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    U.S. Army civilians eliminate potential chemical hazards anytime, anywhere

    U.S. Army civilians eliminate potential chemical hazards anytime, anywhere

    Courtesy Photo | Shane L. Pollard unloads equipment delivered by military air during an emergency...... read more read more



    Story by Walter Ham 

    20th CBRNE Command

    ABERDEEN PROVING GROUND, Maryland – A group of seasoned U.S. Army civilians are often called to respond on short notice when suspected recovered chemical material is discovered on formerly used military sites and training ranges anywhere around the world.

    More than military remnants of a bygone era, these munitions can be as lethal as they were when they were first produced decades earlier – but they are no match for the Army civilians from the Chemical, Biological, Radiological, Nuclear, Explosives (CBRNE) Analytical and Remediation Activity, also known as CARA.

    An all U.S. Army civilian organization, CARA is home to many retired service members and veterans who leverage a vast amount of experience in CBRN, explosive ordnance disposal and laboratory operations to conduct emergency response missions for Recovered Chemical Warfare Material, technical escort of surety and non-surety chemical material and mobile laboratory operations.

    CARA has two remediation response sections, CARA-East based on Aberdeen Proving Ground and CARA-West on Redstone Arsenal in Alabama. During recent missions in Arizona, Delaware, New Jersey, Hawaii and the U.S. Army Pacific area of responsibility, CARA teams have identified and removed potential chemical munitions or materiel, protecting life, property and the environment by removing these hazardous materials.

    On a 10-day remediation operation, a team of 12 civilians from CARA-West safely packaged, assessed and removed a 75mm chemical round from a training range. The team leader was Jeffrey F. Williams, a 21-year retired U.S. Army 1st sergeant from Choctaw, Oklahoma.

    The team included Shane L. Pollard from Columbia, Kentucky; Michael R. Randolph from Ardmore, Oklahoma; Bruce A. Peter from Dubuque, Iowa; Walter H. Oldenburg from Chicago; Keith C. Smith from Baltimore; Wende J. Thornton from Canton, Texas; Donny Jennings from Sheridan, Arkansas; Kevin M. Hanuszczak from Kaneohe, Hawaii; Wayne Purdue from Irvine, Kentucky; Timothy M. Crews from Pine Bluff, Arkansas; and Steven J. Wade from Salt Lake City.

    This team brought 106 years of collective military experience to the mission with members who have served in the U.S. Army, U.S. Air Force and U.S. Navy.

    CARA Remediation Response-East took on another project. CARA-East is led by Bruce K. Griffin, a New York City native and retired Army Chemical Corps sergeant major with almost 25 years of service in uniform.

    Leveraging 109 years of collective experience for the mission were Ryan P. O’Connell from Laconia, New Hampshire; Trevor Donnatien from Tacoma, Washington; Charles L. Maddox from Frankfurt, Germany; Gerald M. Godwin from Wilmington, Delaware; Shannon J. Platt from Rocky Ford, Colorado; Michael H. Murkens from Franklin, Pennsylvania; James R. Rouse from Kinston, North Carolina; and Pedro D. Johnson from Birmingham, Alabama.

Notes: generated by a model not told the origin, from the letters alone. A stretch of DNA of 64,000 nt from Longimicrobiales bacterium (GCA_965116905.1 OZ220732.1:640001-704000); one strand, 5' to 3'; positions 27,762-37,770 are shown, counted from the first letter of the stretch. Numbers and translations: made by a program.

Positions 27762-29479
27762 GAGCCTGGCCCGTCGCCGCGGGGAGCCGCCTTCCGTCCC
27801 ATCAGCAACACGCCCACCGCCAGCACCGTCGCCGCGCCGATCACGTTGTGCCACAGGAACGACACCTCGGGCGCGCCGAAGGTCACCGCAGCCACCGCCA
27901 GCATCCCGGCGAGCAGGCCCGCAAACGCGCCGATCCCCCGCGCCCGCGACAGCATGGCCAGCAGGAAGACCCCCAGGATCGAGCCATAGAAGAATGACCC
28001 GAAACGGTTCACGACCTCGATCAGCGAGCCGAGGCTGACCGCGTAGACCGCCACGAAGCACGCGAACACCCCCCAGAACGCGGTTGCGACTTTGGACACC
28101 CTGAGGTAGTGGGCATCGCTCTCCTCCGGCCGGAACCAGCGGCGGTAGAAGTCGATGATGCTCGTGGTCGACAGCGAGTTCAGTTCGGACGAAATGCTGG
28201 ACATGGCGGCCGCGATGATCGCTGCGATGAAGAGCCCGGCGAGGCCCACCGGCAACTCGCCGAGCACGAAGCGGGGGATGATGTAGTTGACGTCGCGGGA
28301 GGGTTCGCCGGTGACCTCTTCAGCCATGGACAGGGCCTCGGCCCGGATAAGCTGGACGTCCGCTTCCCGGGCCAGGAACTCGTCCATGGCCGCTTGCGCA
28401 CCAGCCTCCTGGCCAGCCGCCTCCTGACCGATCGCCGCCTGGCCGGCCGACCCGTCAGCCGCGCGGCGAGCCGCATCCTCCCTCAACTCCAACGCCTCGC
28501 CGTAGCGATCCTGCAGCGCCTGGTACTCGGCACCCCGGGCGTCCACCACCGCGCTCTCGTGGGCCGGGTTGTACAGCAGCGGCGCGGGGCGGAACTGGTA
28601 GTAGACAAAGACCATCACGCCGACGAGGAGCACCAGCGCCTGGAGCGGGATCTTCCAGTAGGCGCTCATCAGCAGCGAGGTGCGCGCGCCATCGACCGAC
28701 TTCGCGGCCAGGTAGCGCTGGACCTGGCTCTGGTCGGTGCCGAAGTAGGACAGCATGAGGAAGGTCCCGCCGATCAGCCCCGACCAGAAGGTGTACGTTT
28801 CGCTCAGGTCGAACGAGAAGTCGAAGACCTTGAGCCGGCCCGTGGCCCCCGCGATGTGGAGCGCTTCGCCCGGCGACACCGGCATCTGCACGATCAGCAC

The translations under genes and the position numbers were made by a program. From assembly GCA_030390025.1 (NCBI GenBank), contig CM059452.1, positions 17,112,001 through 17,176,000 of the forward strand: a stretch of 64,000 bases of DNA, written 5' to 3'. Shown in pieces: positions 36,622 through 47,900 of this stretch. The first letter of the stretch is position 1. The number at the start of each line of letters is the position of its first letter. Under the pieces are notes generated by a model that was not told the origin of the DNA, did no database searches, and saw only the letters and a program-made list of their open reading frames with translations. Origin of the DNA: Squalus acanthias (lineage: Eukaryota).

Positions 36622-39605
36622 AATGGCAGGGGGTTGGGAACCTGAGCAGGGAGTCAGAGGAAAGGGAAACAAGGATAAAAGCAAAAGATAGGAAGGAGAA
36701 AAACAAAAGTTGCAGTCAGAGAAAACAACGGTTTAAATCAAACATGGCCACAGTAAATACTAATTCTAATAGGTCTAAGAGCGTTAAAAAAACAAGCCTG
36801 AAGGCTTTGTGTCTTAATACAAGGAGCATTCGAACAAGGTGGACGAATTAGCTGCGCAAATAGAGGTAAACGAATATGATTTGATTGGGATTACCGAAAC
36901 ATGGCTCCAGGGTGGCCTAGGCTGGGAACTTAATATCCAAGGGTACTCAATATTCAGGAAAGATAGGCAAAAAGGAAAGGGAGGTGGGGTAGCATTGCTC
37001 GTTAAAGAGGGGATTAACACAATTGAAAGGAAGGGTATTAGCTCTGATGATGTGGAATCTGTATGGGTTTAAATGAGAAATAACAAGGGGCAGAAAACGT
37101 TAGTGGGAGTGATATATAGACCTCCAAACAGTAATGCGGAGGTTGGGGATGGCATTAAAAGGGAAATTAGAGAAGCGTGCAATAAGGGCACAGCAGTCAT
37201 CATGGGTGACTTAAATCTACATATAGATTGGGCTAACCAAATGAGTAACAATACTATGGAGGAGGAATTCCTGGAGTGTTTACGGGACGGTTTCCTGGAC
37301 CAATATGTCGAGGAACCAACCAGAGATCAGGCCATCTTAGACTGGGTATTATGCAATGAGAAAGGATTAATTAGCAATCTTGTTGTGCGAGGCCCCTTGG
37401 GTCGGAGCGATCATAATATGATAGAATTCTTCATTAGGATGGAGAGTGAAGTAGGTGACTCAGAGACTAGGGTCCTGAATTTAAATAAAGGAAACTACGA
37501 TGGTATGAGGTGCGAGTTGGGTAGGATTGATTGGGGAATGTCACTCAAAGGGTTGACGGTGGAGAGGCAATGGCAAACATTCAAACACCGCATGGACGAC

The seasoned team of eight CARA-East personnel and two CARA aviators deployed to assess and package two 81mm mortar projectiles at a former ordnance depot.

    In addition to packaging and assessing potential chemical weapons, CARA teams conduct clearance, sweep and removal operations for unexploded ordnance hazards and munitions.

    With mobile expeditionary laboratories, CARA provides theater-level validation of chemical and biological warfare agents, toxic industrial chemicals and explosives to support operations. These distinct laboratory capabilities are designated to support the combatant commanders or joint task force commanders when called upon to deploy into their area of operations.

    The activity is part of the 20th CBRNE Command, the U.S. Department of Defense’s premier all hazards formation. From 19 installations in 16 states, Soldiers and civilians from 20th CBRNE Command confront and defeat the world’s most dangerous weapons and hazards in support of military operations and civil authorities.

    CARA Director Franz J. Amann said the Army civilians who serve at CARA bring an incredible amount of experience to all assigned missions.

    “CARA is a very distinct organization that brings vast capabilities in support of the warfighters and in protecting our citizens on the home front” said Amann, a Spartanburg, South Carolina, native and retired U.S. Army Chemical Corps officer. “The CARA team personifies the Army Values every day by serving our nation with distinction while safeguarding lives, the environment and property from recovered chemical material.”



    Date Taken: 10.25.2021
    Date Posted: 10.25.2021 14:27
    Story ID: 407950
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